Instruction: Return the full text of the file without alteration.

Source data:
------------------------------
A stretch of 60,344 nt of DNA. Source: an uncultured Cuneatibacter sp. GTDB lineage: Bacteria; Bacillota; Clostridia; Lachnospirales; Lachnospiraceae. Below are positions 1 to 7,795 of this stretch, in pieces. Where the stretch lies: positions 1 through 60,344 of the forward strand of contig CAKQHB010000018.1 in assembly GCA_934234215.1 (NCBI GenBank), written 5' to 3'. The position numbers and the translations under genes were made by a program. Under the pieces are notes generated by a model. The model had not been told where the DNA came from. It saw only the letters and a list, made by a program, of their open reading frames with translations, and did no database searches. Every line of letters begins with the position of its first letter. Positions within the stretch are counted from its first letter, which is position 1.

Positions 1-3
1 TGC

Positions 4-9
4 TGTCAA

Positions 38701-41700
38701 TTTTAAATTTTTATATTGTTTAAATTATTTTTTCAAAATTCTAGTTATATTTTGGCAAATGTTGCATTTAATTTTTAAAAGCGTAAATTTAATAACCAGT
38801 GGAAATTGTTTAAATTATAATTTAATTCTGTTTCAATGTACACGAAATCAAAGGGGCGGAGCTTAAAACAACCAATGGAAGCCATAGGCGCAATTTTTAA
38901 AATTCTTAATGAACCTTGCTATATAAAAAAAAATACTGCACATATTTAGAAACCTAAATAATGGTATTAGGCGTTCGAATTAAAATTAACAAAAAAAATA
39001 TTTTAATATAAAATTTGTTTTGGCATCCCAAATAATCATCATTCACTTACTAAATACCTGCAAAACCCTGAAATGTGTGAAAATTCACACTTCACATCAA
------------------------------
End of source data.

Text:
A stretch of 60,344 nt of DNA. Source: an uncultured Cuneatibacter sp. GTDB lineage: Bacteria; Bacillota; Clostridia; Lachnospirales; Lachnospiraceae. Below are positions 1 to 7,795 of this stretch, in pieces. Where the stretch lies: positions 1 through 60,344 of the forward strand of contig CAKQHB010000018.1 in assembly GCA_934234215.1 (NCBI GenBank), written 5' to 3'. The position numbers and the translations under genes were made by a program. Under the pieces are notes generated by a model. The model had not been told where the DNA came from. It saw only the letters and a list, made by a program, of their open reading frames with translations, and did no database searches. Every line of letters begins with the position of its first letter. Positions within the stretch are counted from its first letter, which is position 1.

Positions 1-3
1 TGC

Positions 4-9
4 TGTCAA

Positions 38701-41700
38701 TTTTAAATTTTTATATTGTTTAAATTATTTTTTCAAAATTCTAGTTATATTTTGGCAAATGTTGCATTTAATTTTTAAAAGCGTAAATTTAATAACCAGT
38801 GGAAATTGTTTAAATTATAATTTAATTCTGTTTCAATGTACACGAAATCAAAGGGGCGGAGCTTAAAACAACCAATGGAAGCCATAGGCGCAATTTTTAA
38901 AATTCTTAATGAACCTTGCTATATAAAAAAAAATACTGCACATATTTAGAAACCTAAATAATGGTATTAGGCGTTCGAATTAAAATTAACAAAAAAAATA
39001 TTTTAATATAAAATTTGTTTTGGCATCCCAAATAATCATCATTCACTTACTAAATACCTGCAAAACCCTGAAATGTGTGAAAATTCACACTTCACATCAA